Toshiba hoped to create a desktop replacement model with their Tecra A9 series, allowing a customer to use the same machine at the office, at home and on the road.
PCMark2005, 3DMark06, Cinebench 9.5, and Sandra Pro provide us with our hard performance scores when testing. We also provide the "Windows Experience Index" scores provided by Vista. Aside from raw performance, we also consider a number of physical design issues.
PCMark assesses the machine's overall performance with specific scores given for CPU, memory, graphics and HDD; this gives us a useful indicator of performance dealing with typical office tasks. 3DMark and Cinebench are indicators of the machine's graphics capabilities.
We also use Sandra Pro to give some specific figures on processor, memory and drive performance. Battery life is tested with Battery Eater (Reader's Test), which gives scores very similar to MobileMark. Useability issues include location (and type) of ports and buttons as well image quality (where monitors are provided) and additional software utilities.
Construction elements of interest are case material quality and ease of opening for maintenance and upgrades. Sound quality is also considered along with the software included with the machine.
Design and Features
Toshiba label this machine as a "high performance desktop replacement". It came supplied with a 2.0GHz Intel Core 2 Duo processor and 1GB of RAM. Only one memory slot is used and the system RAM can be upgraded to 4GB. There is a big 120GB hard drive (other A9 models come with only 80GB drives). Graphics handling relies on integrated Intel GMA965GM which can use up to 251MB system memory.
The built-in stereo speakers delivery good sound with an impressive volume. The screen provides good colour and sharp images, though brightness could improve for use is brighter environments.
The Tecra is cased in black and silver. The black keyboard is of standard size with large lettering for primary functions, but secondary function labels are pale and overly small. The machine gives a feeling of space with power, screen output and "Toshiba Assist" buttons being placed to the left of the keyboard. It is a generously sized machine, having a 15.4-inch WXGA screen with a 1,280 x 800 resolution. The screen is well supported -- although the screen can flex the resulting image smearing is mild. The touchpad is silver to match the pleasing keyboard surrounds, but the rough surface texture is somewhat unpleasant.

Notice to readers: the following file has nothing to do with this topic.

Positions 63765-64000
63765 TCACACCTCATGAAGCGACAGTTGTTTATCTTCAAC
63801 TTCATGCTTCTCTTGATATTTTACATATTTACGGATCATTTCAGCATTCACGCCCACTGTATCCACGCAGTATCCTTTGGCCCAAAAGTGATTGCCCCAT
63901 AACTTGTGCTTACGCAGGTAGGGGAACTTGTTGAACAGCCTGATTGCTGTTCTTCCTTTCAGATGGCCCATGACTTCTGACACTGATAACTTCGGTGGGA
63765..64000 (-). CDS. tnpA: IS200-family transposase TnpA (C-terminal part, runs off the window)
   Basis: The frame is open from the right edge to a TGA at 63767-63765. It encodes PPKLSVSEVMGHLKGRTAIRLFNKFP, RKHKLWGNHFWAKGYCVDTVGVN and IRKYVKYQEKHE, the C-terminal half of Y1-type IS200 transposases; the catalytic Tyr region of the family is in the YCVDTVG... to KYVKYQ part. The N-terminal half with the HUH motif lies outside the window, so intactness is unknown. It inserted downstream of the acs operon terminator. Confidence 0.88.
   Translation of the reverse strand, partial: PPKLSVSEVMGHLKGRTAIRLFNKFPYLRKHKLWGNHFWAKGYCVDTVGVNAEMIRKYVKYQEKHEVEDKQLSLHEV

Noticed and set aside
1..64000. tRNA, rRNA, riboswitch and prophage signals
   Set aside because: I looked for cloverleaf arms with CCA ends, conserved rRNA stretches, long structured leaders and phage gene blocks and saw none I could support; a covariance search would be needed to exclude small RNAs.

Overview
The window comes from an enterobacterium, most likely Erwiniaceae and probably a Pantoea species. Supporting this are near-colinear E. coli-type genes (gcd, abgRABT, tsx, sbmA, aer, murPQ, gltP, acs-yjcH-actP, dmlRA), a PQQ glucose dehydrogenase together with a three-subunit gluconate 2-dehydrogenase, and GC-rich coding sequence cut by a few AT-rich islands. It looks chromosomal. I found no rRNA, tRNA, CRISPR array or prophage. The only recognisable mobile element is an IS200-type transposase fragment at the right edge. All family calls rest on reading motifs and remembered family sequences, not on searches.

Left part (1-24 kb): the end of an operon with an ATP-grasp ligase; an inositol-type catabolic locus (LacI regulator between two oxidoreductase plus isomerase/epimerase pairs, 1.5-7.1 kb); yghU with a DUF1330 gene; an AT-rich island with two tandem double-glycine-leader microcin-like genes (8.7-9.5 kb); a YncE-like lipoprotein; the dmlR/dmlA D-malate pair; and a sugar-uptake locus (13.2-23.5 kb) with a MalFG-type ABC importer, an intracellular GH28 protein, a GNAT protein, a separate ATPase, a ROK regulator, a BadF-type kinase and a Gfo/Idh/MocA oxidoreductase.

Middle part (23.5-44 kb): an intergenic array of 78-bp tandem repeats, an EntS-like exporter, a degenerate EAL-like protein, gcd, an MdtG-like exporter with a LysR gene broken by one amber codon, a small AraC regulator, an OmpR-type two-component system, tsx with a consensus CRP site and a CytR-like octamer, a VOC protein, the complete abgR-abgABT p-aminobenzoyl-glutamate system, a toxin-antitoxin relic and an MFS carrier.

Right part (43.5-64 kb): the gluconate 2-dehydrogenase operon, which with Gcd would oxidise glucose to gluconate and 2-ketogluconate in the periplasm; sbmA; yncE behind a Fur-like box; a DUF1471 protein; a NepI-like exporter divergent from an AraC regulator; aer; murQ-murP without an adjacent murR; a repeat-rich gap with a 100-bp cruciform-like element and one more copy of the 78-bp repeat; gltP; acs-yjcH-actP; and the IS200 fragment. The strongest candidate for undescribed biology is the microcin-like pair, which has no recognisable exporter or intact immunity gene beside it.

The front of the case includes the usual status lights, wireless switch and audio I/O jacks. There are two USB ports on the left beside slots for PCMCIA and SD/Memory Stick/xD cards. The right side bears a rewritable DVD drive, plus an additional USB port. At the rear we find only VGA output plus network and modem ports. There is also a fingerprint reader below the keyboard and a port-replicater slot on the underside. Bluetooth is also included in the review machine.
When all your precious data is on a mobile machine, security becomes a very serious issue. The Tecra A9 addresses this problem in several ways. The most obvious method is fingerprint validation for log-on. Security begins at the hardware/BIOS level with password protection for system start-up and the hard disk and Trusted Platform Module which protects encryption systems. Protection against shock and accidental liquid spills is also included.
The operating system is Microsoft Vista Business, with Adobe Acrobat Reader, DVD tools and a raft of tools for system recovery and management also provided. There is also some preinstalled trial-ware -- MS Office 2007 and Norton Internet Security 2007. Windows "Mobility Centre" and Toshiba specific software tools are instantly accessible via a dedicated button near the power switch -- a feature that can save you much time in browsing menus.
|Cinebench 9.5||Rendering (1x CPU)||379|
|Rendering (2x CPU)||682|
|Sandra Pro Lite 11.17||Processor, Arithmetic||19918MIPS ; 13950MFLOPS|
|Processor, Multimedia||5121444 it/s ; 65105 it/s|
|File System||39MB/s ; 9ms|
|Battery Eater 2.7||Reader's Test||368 minutes|
|Classic Test||228 minutes|
While the Integrated GMA965 isn't great for gaming, it is able to handle standard graphics features such as Windows Aero. Hard drive performance and general processor performance is more than enough for most users. Windows Vista gives the machine the following performance scores: Processor, 66% (4.9); Memory, 59% (4.5); Graphics, 64% (4.8); Gaming graphics, 37% (3.2); Hard drive, 66% (4.9).
Battery life is not spectacular at about three and a half hours, but larger machines can be expected to be power hungry and a larger battery pack is available. Toshiba appear to be designing for indoor portability rather than outdoor usage away from mains power; certainly the screen brightness is inadequate for outdoors use. On the other hand Toshiba expect this machine to take some knocks, the HDD, for example, is protected by motion sensors that disengage the head when potentially harmful shocks are detected.
A plethora of service and warranty options are available with the Tecra A9. The basic level is a 12-month warranty with complimentary pickup and delivery when servicing. Warranties can be extended to three years and other options include theft insurance and onsite servicing.
For AU$2,310, you can certainly find better performance in lower-priced machines, but the Tecra does have the advantage of good security and durability. It is our opinion that a slight reduction in system speed justifies the added security, software and warranty features available with the Tecra A9.